Most of us will know someone who has been affected by Alzheimer’s Disease, be it a family member or a friend. September is world Alzheimer’s month, the aim is to raise awareness and understanding in the changes in behaviour and memory Alzheimer’s disease can cause, so that family members can feel confident in reaching out and getting the support they truly need for their loved ones.

If you know or are caring for someone living with Alzheimer’s disease or another dementia, you see what daily life is like for them. But seeing something and experiencing it are two different things. What is life really like for your loved one or friend? If we could step into their shoes and see through their eyes, how would our perspective and understanding change?

“Great advancements have been made in the detection of memory illnesses over the past few decades, and because of that, we’re able to diagnose individuals much earlier than before.

Since there has been such a big push for recognition and knowledge of these types of diseases, the stigma around them has lessened and people are much more willing to speak about their experiences. Each person’s journey is unique because these impairments are so complex, but hearing their individual stories helps us paint a bigger picture of what life is like for them – and how we as caregivers can help give them the best quality of life possible.”

Below are some quotes from people suffering the early stages of the disease:

“It took a while for me to come to terms with the diagnosis, and it took a little bit longer for me to start telling my friends and family. Acceptance is something that I deal with every day, actually, because of how things are changing and how I feel any given day. I do have a really strong support system, which helps a lot.”

“Knowing that I have the Alzheimer’s disease is a relief on one hand because I know what’s happening to me, and my wife and I stay on top of any changes in my symptoms and talk to the doctors frequently. But it’s still difficult and frustrating, because I can see how I’m declining, how quickly I’m forgetting, and I know what my future holds. That’s hard for me, but I know it’s harder on my wife and family because eventually I’ll reach a point where I’ll be beyond the point of it bothering me, and they’ll still have to deal with it.”

“My daily life these days is sometimes good, sometimes not so good. When I try to speak, I know what I want to say in my head, but when the words come out of my mouth, they don’t always make sense. My anxiety level is frequently high, and I get stressed out over normal things like going shopping or taking a shower, or even walking across the street. That’s not always the case, but it is scary to doubt myself and my abilities that way. It’s also frustrating to not know things that I know I used to know. I’ll wake up and not know whether it’s night or morning, so I must ask my wife or look it up online. I can’t finish a book anymore and I used to love reading. I can still read short stories and the newspapers, but if I read anything over a few pages I forget the storyline. I appreciate that I can still read, however, and even if I don’t always remember what something is about, at least I know that I was enjoying reading it at the time.”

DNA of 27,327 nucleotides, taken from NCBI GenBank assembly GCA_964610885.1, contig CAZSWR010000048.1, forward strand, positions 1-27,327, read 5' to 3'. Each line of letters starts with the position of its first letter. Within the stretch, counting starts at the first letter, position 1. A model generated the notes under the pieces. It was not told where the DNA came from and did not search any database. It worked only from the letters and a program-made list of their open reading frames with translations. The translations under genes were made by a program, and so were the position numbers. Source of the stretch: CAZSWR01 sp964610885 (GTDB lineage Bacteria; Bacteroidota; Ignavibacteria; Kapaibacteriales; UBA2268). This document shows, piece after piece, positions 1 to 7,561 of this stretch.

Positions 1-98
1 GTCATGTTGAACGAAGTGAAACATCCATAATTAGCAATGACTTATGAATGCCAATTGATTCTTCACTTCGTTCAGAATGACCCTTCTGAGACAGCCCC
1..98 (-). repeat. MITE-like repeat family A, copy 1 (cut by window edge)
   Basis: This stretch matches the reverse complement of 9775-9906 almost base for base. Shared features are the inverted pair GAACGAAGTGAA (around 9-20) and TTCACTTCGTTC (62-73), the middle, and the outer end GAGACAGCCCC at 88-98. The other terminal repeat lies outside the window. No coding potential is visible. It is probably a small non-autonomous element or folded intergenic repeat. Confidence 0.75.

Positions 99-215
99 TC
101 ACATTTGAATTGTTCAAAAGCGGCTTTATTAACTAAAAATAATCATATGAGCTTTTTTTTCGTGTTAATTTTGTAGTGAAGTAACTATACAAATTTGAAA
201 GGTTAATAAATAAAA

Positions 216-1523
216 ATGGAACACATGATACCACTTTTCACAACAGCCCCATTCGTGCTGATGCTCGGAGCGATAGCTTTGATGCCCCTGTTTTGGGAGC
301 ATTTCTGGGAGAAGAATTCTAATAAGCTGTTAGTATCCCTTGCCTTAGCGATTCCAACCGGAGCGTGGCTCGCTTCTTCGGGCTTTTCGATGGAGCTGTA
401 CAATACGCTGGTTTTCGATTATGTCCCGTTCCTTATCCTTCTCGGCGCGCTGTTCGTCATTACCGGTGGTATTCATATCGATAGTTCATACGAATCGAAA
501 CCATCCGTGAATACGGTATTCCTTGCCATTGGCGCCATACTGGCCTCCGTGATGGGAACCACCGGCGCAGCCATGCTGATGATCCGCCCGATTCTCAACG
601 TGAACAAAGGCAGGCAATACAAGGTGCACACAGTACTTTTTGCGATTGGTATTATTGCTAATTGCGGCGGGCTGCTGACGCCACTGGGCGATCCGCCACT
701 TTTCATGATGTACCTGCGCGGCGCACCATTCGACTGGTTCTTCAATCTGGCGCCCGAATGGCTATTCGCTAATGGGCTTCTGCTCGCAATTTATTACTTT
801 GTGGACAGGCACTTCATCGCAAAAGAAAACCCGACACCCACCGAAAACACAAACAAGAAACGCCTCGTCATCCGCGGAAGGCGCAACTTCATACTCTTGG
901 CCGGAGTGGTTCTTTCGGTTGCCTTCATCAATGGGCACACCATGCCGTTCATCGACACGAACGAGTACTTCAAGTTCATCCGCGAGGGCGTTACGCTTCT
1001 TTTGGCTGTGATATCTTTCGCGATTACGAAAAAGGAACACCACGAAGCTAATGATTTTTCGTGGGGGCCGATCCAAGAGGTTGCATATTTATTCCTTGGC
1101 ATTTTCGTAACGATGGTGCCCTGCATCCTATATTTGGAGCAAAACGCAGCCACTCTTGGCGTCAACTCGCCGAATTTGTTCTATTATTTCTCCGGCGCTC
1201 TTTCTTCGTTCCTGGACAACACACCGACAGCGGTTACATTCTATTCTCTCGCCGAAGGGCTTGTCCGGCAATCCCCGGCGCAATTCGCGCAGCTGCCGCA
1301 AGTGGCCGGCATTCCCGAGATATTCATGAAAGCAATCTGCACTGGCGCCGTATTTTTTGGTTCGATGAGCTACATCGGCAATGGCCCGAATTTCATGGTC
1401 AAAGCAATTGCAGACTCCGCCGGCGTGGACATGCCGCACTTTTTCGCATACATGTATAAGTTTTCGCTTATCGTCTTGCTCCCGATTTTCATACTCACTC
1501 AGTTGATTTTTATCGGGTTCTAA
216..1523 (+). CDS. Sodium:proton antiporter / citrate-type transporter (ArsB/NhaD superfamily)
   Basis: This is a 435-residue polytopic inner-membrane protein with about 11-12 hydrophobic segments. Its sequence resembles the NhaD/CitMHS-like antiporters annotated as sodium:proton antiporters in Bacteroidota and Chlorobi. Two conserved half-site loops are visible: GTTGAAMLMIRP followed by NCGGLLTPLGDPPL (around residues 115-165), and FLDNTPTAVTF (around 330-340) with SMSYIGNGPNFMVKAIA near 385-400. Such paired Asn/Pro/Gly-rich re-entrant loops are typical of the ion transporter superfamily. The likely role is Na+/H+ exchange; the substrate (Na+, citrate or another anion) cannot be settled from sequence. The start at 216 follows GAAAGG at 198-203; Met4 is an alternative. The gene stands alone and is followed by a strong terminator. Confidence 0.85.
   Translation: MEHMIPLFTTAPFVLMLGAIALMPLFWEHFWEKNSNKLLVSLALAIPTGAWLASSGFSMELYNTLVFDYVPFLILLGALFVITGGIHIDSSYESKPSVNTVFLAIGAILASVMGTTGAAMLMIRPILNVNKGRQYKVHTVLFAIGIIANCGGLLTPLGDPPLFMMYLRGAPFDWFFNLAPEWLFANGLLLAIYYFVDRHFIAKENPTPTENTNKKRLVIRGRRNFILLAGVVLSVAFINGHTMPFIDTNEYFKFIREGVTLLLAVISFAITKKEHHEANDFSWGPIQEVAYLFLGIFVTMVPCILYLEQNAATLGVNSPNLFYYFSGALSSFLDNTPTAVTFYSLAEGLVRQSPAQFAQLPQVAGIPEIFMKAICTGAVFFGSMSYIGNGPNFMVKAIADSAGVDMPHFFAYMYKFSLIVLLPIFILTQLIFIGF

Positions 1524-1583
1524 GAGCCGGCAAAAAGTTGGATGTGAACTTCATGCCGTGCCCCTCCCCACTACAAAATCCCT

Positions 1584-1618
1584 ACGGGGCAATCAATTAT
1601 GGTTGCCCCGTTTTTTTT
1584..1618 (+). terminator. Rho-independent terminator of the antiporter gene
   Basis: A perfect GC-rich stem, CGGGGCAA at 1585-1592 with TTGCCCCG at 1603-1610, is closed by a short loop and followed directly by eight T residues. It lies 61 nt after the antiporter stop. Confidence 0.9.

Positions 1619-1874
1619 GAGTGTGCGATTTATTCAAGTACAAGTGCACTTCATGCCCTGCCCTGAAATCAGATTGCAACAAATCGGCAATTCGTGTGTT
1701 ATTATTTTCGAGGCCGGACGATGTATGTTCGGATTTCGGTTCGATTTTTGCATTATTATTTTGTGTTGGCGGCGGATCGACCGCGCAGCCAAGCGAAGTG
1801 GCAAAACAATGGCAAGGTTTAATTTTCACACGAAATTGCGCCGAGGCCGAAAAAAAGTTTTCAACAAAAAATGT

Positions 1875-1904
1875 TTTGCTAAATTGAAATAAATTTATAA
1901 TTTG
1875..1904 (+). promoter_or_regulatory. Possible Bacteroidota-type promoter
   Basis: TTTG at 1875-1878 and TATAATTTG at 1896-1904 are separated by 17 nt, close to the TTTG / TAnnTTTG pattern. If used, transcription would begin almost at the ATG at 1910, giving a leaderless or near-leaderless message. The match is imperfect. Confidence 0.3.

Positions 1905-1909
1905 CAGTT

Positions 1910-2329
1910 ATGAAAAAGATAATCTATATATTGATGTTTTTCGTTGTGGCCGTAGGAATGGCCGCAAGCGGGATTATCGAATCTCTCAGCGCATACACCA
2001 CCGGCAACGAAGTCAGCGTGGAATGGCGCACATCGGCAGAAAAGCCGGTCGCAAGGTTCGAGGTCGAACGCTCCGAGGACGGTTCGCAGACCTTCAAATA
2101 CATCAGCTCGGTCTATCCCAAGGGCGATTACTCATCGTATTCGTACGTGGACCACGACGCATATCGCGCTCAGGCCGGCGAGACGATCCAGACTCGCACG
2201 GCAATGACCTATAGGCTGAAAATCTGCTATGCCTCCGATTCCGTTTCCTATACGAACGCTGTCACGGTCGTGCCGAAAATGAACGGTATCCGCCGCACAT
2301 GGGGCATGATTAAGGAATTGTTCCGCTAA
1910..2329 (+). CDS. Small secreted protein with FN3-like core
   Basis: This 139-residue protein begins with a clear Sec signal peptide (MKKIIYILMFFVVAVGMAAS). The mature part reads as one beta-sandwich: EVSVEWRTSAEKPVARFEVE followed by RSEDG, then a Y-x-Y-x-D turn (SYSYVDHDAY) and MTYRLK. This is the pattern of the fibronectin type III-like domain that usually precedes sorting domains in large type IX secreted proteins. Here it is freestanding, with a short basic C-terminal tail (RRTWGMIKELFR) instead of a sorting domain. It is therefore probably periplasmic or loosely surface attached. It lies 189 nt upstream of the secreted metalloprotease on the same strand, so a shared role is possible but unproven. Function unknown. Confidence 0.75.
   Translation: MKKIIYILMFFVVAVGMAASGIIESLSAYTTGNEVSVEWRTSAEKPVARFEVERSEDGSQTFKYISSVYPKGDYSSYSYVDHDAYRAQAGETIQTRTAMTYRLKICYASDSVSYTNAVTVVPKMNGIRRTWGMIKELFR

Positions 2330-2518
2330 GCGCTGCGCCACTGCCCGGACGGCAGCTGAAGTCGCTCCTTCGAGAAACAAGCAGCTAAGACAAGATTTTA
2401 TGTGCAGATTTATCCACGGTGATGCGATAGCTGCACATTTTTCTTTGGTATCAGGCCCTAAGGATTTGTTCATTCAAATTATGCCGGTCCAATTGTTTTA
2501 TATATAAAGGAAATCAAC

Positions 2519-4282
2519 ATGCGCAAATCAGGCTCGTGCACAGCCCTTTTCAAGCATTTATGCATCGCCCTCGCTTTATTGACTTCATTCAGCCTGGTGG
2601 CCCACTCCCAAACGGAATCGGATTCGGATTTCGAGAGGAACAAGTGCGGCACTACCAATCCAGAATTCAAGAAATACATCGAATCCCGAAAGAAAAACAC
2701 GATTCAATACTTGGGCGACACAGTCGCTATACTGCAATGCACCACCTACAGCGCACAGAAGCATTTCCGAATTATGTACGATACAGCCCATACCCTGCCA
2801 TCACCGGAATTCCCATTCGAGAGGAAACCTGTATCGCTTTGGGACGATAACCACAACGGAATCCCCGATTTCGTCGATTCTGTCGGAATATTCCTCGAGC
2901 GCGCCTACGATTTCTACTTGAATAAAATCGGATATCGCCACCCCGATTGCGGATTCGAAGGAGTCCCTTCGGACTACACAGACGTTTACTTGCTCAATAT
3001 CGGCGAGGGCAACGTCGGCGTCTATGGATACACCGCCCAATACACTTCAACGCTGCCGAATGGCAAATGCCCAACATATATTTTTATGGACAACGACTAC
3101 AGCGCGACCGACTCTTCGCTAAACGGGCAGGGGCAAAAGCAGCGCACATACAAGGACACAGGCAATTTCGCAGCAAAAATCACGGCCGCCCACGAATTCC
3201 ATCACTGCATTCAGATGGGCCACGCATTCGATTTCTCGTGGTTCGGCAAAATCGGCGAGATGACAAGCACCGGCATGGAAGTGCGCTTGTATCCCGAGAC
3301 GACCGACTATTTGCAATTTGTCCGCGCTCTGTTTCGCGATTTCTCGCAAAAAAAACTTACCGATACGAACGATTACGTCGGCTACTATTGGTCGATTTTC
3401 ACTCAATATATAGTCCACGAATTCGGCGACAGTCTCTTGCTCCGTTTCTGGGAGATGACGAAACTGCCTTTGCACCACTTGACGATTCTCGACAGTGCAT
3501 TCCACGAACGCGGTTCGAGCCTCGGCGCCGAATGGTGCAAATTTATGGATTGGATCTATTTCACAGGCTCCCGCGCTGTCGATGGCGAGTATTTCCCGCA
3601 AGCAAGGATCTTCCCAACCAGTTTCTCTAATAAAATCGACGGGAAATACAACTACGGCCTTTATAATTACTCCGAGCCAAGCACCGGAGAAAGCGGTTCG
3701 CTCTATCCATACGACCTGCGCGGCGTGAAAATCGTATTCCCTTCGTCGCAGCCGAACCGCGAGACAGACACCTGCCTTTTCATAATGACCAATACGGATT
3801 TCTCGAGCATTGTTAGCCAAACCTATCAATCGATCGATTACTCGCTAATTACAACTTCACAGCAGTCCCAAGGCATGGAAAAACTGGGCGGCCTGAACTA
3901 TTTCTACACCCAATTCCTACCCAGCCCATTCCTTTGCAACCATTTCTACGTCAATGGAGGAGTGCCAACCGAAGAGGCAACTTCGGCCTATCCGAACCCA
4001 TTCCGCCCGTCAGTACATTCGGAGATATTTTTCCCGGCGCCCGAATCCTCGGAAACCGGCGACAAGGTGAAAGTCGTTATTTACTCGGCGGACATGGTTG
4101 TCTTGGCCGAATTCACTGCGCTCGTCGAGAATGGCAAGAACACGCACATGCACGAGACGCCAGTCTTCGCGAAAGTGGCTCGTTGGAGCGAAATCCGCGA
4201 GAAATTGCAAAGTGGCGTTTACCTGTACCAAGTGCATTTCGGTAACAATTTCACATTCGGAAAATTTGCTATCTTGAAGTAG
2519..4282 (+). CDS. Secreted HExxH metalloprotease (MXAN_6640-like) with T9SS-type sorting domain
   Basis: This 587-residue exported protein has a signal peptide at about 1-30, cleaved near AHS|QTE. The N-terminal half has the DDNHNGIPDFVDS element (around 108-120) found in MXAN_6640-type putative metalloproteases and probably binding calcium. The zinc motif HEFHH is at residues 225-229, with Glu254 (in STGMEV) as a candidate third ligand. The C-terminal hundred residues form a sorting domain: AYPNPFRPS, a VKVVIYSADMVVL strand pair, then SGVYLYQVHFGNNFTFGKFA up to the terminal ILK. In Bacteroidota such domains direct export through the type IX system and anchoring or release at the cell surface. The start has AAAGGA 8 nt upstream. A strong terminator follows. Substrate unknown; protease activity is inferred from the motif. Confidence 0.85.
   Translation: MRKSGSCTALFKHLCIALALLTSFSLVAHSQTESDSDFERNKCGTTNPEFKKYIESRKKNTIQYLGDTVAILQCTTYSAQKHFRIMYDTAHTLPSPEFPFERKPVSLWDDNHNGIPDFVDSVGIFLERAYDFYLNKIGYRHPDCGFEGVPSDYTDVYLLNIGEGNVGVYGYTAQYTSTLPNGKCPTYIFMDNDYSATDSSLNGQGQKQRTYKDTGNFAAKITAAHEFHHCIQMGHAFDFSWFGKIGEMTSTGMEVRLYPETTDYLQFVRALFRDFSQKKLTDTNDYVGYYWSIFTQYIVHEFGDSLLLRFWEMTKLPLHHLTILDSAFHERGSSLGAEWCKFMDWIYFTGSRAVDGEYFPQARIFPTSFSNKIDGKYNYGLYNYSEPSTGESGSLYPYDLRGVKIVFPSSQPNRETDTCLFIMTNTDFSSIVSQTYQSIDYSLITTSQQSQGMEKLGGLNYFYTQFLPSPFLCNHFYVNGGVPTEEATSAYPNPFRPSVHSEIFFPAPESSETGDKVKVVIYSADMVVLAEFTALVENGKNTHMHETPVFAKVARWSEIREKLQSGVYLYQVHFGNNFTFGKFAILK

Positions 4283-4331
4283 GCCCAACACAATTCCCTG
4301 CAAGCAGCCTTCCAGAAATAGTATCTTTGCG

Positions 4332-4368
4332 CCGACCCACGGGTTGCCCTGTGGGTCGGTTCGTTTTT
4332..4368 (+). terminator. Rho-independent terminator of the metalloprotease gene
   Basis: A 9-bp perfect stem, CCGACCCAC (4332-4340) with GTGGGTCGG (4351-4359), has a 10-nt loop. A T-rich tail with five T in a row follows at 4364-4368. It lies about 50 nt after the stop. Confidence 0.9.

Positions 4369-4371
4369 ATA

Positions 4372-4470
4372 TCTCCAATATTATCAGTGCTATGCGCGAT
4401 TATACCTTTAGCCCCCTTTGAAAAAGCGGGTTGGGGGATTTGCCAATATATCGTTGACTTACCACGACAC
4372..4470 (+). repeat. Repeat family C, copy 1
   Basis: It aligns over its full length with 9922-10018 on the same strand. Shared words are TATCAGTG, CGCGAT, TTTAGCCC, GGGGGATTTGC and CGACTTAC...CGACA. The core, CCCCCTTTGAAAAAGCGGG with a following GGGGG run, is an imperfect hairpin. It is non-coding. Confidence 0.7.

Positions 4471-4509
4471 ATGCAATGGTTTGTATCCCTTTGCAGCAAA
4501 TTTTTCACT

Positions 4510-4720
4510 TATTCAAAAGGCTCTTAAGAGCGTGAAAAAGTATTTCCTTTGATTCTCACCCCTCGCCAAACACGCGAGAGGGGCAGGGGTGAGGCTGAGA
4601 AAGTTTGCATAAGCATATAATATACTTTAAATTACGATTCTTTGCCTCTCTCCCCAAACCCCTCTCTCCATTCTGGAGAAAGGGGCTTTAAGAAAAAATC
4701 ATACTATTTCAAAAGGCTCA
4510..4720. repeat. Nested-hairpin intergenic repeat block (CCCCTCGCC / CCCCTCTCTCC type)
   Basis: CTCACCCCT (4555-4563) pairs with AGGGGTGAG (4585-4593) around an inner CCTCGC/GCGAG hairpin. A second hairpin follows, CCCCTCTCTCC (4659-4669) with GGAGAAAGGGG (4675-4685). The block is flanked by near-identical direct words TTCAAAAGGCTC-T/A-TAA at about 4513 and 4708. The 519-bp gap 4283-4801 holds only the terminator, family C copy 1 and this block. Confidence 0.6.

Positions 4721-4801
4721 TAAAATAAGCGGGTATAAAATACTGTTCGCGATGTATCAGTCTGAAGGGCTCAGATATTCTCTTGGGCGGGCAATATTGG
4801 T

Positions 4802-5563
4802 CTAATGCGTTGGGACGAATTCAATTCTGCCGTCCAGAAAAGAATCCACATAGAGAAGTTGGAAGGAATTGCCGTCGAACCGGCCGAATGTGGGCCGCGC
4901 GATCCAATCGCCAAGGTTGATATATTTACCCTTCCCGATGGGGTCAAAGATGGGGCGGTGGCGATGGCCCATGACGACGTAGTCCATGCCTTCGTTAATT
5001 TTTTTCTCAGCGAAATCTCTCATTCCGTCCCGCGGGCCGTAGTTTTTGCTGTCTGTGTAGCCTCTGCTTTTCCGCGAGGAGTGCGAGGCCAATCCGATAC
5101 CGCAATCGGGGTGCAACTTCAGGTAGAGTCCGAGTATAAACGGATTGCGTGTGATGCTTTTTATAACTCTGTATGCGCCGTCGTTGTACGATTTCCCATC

One of the main focuses of Alzheimer’s awareness month is to change the stigma surrounding all types of dementia. We understand it can be frustrating to deal with someone with memory problems and it can cause great stress within family units. The main things we want you to take away from this, is that they don’t mean it. It can be frustrating when someone is repeating themselves and asking you the same questions repeatedly, you must remember every time they ask or tell you something – to them it is the first time. They don’t want to cause problems or create stress but patience with these patients is vital. All types of dementia and Alzheimer’s disease can be handled better with the correct care and people with the right skills and knowledge around them. Therefore, is it so important to not be afraid to ask for help when it gets too much and to be knowledgeable of the illness and all it can entail. You are not alone. You and your loved ones deserve help, and it is out there if you ask!

If you want to read up on the signs and symptoms of Alzheimer’s please visit

Visit us here or call us on 01628 308 333 to talk about the needs of your loved one and we can arrange the appropriate care for you and your family.



Ellie Chandler

Visiting Angels Berkshire